A story in connection with the first Whainga-aitu, Temu-matua, illustrates the connection between the temporal and religious sides of the office. Temu-matua was a weakly child, so his maternal uncle, Rikiriki, was sent for. Rikiriki was the male representative of the Matangaro stock, which again shows how the Matangaro division had concentrated attention on Temumatua as their particular representative in the ariki families of his father, Tautape. Rikiriki took the child before the god Hikahara. The child recovered health. Some time afterwards, Rikiriki built a voyaging canoe (kua tuki pahi) with the object of visiting foreign lands (heaheake). He selected his party (tere), which included his nephew, Temu-matua, and went through the appropriate ritual before the god Hikahara to insure success (kua hakairo ia ratou i mua i taua atua). On the date of departure from Tauhunu in Manihiki they sang a song (pehe) in the channel or lagoon at Awanui. The tribe then realized that Rikiriki was taking the boy away with him on his travels, so the people begged him to allow the boy ashore that they might press noses (hohongi) with him in farewell.

This story has a significant bearing on the creation of the Whainga page 51 aitu title. The Polynesian historians have a habit, at times, of telling a straight narrative of a historical incident instead of discussing the details of the origin of an institution. Rikiriki was the eldest brother of Hei-tutae and the eldest son of Poupou-whenua's first wife. (See p. 47.) He was therefore head of the strong Matangaro group, and he cured his nephew Temu-matua. That he had prepared to go on a voyage to other lands and take his nephew with him shows that the dual arikiship had not been established at that time. It is probable that the ambition Rikiriki may have entertained for his nephew had not received sufficient whole-hearted support to result in tribal action. The intended voyage, therefore, may have been due to spleen. The singing of the song in the channel drew full attention to the voyaging canoe. When it was perceived that Temu-matua was on board, the two Matangaro tribes realized that they were about to lose him. They were galvanized into action then by the imminence of a disaster. They begged that the boy be allowed ashore that they might press noses with him in farewell. The historian states that, on getting him ashore, “Kua tohi te matakeinanga.” The matakeinanga is the large group or tribe, and the tribe evidently went through a ceremony termed tohi in order to detain Temu-matua. Rikiriki, seeing what was happening, called out, “Ka tohi kotou, ono reka iho. Kua whakairo au i taua tamaiti ki te atua.” (You are doing the tohi, he may remain. I have, however, already dedicated that boy to the god.) I did not get the full meaning of tohi in Rakahanga. In New Zealand tohi refers to ceremony performed over a new-born infant or over adults on certain occasions to make them successful. The tohi over Temu-matua was undoubtedly a ceremony proclaiming him high chief over the Matangaro matakeinanga, and so making it impossible for him to leave. Rikiriki had probably achieved what he desired, to establish Temu-matua, and he volunteered the further information that the child was already in close connection with the god and so fitted for his position.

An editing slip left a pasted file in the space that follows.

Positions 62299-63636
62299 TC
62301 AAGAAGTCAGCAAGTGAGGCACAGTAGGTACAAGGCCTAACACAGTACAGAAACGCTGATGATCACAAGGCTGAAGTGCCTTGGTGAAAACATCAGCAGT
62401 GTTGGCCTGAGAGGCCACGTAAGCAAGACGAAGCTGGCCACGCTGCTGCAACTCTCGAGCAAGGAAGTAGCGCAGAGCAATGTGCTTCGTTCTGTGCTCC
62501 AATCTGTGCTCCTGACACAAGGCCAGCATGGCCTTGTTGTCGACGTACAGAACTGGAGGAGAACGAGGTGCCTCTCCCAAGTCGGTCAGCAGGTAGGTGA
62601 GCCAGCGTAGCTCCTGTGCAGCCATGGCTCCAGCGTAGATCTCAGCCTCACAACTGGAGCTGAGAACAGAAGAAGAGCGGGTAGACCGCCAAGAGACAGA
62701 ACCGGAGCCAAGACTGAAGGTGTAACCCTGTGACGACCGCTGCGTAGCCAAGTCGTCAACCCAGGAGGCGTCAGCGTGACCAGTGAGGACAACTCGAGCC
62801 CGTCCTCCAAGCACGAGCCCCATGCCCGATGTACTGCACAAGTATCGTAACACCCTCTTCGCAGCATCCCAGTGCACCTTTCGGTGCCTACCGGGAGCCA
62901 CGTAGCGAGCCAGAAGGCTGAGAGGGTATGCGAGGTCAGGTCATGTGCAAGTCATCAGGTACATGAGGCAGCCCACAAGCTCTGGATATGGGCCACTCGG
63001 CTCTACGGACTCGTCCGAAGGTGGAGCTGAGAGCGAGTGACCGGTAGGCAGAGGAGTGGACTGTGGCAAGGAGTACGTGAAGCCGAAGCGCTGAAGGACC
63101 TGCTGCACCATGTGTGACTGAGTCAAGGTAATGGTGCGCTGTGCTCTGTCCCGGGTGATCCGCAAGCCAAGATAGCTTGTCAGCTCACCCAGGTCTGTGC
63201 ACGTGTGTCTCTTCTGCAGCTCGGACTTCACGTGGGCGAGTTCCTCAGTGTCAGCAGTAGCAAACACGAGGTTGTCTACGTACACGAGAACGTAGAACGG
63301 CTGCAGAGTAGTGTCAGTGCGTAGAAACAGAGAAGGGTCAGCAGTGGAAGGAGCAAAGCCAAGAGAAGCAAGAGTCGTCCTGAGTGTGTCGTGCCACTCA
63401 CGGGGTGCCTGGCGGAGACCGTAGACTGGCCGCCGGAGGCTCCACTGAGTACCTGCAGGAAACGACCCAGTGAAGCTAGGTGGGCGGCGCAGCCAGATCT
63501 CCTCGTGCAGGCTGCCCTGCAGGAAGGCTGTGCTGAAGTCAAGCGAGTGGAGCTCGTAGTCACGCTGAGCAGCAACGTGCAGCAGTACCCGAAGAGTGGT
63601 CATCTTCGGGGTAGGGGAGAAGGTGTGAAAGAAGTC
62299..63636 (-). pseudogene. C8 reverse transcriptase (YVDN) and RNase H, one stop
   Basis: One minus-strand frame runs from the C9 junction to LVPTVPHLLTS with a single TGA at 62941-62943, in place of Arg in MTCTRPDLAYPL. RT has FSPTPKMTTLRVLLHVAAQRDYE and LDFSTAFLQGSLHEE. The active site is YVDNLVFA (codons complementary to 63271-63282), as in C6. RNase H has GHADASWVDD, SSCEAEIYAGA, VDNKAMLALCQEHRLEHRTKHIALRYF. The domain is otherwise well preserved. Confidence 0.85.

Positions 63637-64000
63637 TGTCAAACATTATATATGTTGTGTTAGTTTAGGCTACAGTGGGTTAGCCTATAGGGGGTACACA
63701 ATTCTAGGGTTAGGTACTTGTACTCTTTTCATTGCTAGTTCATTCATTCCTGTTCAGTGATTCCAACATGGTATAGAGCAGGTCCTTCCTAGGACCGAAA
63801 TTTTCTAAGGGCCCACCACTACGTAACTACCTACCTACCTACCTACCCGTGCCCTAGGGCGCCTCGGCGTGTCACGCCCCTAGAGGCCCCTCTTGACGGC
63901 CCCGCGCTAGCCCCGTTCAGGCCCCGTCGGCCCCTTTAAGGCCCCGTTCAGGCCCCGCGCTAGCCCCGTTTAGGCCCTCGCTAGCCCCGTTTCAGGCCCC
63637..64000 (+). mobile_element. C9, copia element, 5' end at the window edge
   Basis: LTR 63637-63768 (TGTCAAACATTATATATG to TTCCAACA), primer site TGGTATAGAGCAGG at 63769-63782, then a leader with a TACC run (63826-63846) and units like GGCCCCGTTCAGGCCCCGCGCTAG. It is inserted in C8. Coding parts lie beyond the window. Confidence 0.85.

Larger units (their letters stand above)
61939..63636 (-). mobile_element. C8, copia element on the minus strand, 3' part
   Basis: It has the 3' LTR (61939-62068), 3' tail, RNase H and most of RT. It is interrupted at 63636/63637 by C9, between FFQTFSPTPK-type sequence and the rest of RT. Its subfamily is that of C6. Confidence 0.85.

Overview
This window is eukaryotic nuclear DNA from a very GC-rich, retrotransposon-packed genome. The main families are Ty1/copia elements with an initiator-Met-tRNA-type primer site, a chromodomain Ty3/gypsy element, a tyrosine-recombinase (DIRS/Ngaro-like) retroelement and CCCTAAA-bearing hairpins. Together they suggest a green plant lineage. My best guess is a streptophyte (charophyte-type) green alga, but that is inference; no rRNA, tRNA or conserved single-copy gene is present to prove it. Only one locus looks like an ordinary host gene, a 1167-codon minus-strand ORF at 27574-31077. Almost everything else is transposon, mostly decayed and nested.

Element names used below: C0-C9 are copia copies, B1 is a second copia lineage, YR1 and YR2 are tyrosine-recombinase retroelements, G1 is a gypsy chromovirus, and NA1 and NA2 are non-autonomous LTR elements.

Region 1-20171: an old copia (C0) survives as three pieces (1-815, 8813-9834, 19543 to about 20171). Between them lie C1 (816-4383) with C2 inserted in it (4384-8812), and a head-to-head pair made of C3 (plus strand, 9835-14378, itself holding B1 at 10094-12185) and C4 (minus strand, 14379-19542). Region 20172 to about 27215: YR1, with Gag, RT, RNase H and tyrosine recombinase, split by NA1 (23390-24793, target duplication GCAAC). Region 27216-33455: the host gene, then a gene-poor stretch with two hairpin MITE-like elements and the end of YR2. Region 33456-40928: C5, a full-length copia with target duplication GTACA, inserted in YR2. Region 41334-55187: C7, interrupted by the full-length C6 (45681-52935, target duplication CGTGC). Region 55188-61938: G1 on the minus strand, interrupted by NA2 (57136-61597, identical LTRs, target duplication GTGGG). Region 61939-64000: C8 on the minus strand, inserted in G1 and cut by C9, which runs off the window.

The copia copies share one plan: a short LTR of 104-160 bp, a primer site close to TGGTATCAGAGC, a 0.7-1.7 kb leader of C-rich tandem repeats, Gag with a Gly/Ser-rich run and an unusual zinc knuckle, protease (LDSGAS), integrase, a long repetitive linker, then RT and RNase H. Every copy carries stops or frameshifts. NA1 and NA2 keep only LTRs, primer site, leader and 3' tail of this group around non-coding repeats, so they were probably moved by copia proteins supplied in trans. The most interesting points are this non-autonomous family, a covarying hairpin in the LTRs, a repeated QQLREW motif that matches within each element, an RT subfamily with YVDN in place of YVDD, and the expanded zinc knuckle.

At this time the two Matangaro tribes, Heahiro and Mokopuwai, were affected by a serious sickness (uiha). No one had been able to relieve (tunoko) them. The tribes, as shown by the story, were living on Tauhunu. Temu-matua then devised a plan for alleviating their distress. He went to the island of Te Puka and sought out a coconut that grew singly on one flower stalk. This nut (tautahi) he took, with some puraka, to Tukou as an offering to the god Hikahara. The disease thereupon cleared up (moki). This incident established the custom of traveling from Tauhunu to Tukou via Te Puka. The marked success of Temu-matua proved that he had power with the god and confirmed his authority. He became kana or tutara to the gods, or in other words, he became priest as well as ariki.

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Table 7 gives the pedigree of the three families of Tupou-ma-te-tika in full to show the manner in which succession passes over female issue.

Table 7. Manner in which Succession Passes over Female Issue

Table 7. Manner in which Succession Passes over Female Issue

The Whakaheo Ariki

The term Whakaheo is said to be derived from waka (canoe) and heo (to surround). In the voyages made by the whole population between the two atolls, the ariki holding the title surrounded the canoes with his priestly and supernormal powers and thus insured safe transport. The ariki was therefore termed originally the “waka-heo.” In the course of time waka (canoe) became changed to whaka (the causative prefix), but the title of whakaheo has not changed materially in meaning. It now means “to cause to surround with priestly influence,” and its original application to the voyaging canoes is understood. Of the powers of the position it is said, “Te Whaka-heo, nona te tira.” (The Whaka-heo, his is the tira.) The tira is in contradistinction to the papa of the Whainga-aitu. Just as the papa refers to things terrestrial, so the tira refers to things celestial. The Whakaheo had power over the phenomena of nature. He could demonstrate his power by causing the lightning to flash, the thunder to sound, and the rain to fall. He thus controlled the winds and storms, and it was through this power that he was able to surround the voyaging canoes with his priestly protection and insure a safe passage between the atolls.